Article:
But each Function is multipurpose. Not only does each have an Active action for use in combat, but any Function can instead be used as an Upgrade for another function if desired. Each Active Slot is accompanied by two Upgrade Slots that Functions can also be assigned to. To illustrate, two of the Functions you receive are Bounce() - a ricocheting bolt that jumps from target to target, and Ping() - a rapid-fire beam. Bounce() can upgrade Ping() by adding a ricochet effect to the beam, or alternatively Ping() can be used to upgrade Bounce() to dramatically speed up that attack. However, each Function has a Memory cost associated with it, so you can’t just place away all the best Functions all over the place. You have to decide which Functions you want to use and how to best utilize the total amount of Memory you have available.
In addition to this, there are also Passive Slots that any Function can also be assigned to, giving passive bonuses in battle. For instance, Bounce() will give Red a deflecting shield to negate some damage towards her, while Ping() allows Red to move much further during Turn(). So in short, a single function can be used in three different ways depending on what slot it is used in. Considering the numerous Functions and Slots available, there are many permutations of skill set-ups that can be achieved. This leads to hundreds of ways you can build your arsenal depending on how you want to approach the combat. It’s a very versatile system and you can change your build at any Access Point along the path, which come by often enough so it’s never long before you run into one. Experimentation is not only unobtrusive - it’s quite enjoyable to try out a bunch of different combinations, seeing all the various effects you can achieve.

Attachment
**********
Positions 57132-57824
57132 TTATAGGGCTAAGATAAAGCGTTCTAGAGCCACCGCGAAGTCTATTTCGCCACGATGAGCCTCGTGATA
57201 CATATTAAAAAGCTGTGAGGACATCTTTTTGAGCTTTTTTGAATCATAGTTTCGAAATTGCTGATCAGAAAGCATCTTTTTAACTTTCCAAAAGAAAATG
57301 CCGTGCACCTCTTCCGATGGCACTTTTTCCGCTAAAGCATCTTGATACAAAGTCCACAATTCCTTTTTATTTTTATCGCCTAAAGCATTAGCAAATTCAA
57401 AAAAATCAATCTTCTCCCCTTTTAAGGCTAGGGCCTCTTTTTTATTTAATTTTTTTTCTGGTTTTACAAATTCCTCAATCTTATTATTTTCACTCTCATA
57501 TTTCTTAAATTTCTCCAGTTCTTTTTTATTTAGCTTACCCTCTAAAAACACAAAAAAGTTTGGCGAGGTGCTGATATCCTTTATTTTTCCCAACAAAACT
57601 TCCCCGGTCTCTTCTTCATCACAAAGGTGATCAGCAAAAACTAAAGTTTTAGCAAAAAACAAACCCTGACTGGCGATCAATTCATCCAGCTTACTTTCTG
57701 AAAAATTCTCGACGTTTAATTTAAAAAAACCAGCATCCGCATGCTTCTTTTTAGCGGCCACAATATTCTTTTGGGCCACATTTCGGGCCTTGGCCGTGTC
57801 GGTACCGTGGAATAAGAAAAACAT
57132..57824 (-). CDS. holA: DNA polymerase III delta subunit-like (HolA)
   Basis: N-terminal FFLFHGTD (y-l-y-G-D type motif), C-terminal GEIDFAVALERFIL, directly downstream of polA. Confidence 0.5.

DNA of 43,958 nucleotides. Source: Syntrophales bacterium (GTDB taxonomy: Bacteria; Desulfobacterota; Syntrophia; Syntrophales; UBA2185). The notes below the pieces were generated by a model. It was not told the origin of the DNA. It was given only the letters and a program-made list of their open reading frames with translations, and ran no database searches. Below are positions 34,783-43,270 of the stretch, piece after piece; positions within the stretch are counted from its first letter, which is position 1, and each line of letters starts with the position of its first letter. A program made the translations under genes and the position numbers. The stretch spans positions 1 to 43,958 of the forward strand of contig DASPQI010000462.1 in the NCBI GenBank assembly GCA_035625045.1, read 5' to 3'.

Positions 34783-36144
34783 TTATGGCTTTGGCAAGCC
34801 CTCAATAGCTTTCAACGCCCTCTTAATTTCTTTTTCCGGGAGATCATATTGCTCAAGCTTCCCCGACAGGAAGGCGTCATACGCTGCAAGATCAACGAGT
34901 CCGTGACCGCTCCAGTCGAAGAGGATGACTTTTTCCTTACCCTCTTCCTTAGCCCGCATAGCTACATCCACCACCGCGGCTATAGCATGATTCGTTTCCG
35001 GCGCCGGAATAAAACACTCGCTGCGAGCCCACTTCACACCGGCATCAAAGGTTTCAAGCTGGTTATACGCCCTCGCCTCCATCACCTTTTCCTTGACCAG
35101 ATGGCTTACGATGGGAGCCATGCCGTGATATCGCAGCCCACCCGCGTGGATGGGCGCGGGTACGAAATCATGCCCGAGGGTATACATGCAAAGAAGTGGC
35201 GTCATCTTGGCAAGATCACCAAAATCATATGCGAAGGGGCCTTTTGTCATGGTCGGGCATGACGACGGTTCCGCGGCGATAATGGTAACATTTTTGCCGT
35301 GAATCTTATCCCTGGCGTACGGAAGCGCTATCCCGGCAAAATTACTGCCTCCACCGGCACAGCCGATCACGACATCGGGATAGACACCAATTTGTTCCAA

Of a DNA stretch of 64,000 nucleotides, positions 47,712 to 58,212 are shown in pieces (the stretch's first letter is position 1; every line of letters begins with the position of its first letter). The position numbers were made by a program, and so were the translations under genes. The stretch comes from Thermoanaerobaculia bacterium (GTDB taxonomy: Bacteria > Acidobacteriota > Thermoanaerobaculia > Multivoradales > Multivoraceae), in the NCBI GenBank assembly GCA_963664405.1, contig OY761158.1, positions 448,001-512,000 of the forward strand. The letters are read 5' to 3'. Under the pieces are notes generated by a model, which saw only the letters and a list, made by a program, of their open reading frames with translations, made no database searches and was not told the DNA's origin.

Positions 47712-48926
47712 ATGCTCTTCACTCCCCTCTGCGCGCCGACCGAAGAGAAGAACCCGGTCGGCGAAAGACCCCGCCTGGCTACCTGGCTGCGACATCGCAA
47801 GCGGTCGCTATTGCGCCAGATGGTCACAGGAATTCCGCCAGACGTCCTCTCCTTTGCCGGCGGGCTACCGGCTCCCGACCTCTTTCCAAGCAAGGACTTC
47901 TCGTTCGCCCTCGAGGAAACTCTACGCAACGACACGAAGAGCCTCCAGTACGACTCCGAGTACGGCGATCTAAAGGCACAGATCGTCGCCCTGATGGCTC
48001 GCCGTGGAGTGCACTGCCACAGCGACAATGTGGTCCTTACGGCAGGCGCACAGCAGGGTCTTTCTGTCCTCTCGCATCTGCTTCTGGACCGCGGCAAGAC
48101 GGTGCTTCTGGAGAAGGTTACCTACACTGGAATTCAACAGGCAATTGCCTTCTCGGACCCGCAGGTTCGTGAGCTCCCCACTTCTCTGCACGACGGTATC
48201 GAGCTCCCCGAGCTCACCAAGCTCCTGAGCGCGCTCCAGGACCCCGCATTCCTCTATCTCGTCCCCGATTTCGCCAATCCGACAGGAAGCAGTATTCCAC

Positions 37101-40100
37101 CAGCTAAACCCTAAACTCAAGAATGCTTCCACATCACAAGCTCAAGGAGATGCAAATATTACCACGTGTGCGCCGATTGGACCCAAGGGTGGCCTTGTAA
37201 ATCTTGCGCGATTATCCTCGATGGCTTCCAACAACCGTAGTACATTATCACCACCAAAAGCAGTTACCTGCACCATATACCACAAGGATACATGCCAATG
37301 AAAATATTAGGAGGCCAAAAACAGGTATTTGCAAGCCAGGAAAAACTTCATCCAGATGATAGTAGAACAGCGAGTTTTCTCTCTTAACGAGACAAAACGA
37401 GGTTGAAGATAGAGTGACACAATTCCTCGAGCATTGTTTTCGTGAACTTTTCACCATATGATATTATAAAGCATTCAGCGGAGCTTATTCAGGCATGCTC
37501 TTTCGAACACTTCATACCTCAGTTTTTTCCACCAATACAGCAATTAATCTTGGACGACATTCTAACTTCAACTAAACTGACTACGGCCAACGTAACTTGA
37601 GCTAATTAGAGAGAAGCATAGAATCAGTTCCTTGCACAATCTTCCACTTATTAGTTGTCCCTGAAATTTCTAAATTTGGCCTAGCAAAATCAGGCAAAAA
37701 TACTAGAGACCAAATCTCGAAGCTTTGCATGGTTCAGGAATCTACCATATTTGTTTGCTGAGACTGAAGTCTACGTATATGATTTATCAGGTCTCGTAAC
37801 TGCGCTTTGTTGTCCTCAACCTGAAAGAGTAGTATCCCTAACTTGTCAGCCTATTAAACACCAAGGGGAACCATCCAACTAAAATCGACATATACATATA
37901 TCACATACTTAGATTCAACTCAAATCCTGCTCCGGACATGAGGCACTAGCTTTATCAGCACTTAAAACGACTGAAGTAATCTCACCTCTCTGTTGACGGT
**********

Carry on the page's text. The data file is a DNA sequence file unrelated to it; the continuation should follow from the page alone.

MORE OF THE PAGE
Enemies give experience in a typical fashion, and leveling up unlocks more Functions and Slots to use. However there is one last element to describe, which are Limiters you obtain as you progress through the game. These are somewhat analogous to the Shrine bonuses in Bastion. Essentially each Limiter can be turned on to increase the EXP Red will gain. However, it will also make the game more difficult in some way, such as making enemies more difficult to kill, or reducing the total amount of Memory available to you, forcing you to play with fewer Functions. When Red runs out of HP, one of her equipped Active Functions will Overload and become unavailable until the next Access Point. If all functions Overload, then there will be a game-over. Or at least I assume so - I never got to that point, even with all limiters on during my second playthrough.
Not to say the game is a cakewalk. If you are playing with a lot of Limiters active, using caution and planning your attack is essential to staying alive; from what order you tackle enemies, to how you balance your offensive and defensive skills, when and how you use Turn(), and how you use cover to avoid taking too much damage. In addition, you can retry from the last checkpoint at any time, so if things were going south, I decided to start over the encounter to approach things differently. The combat is methodical in nature, requiring planning and patience.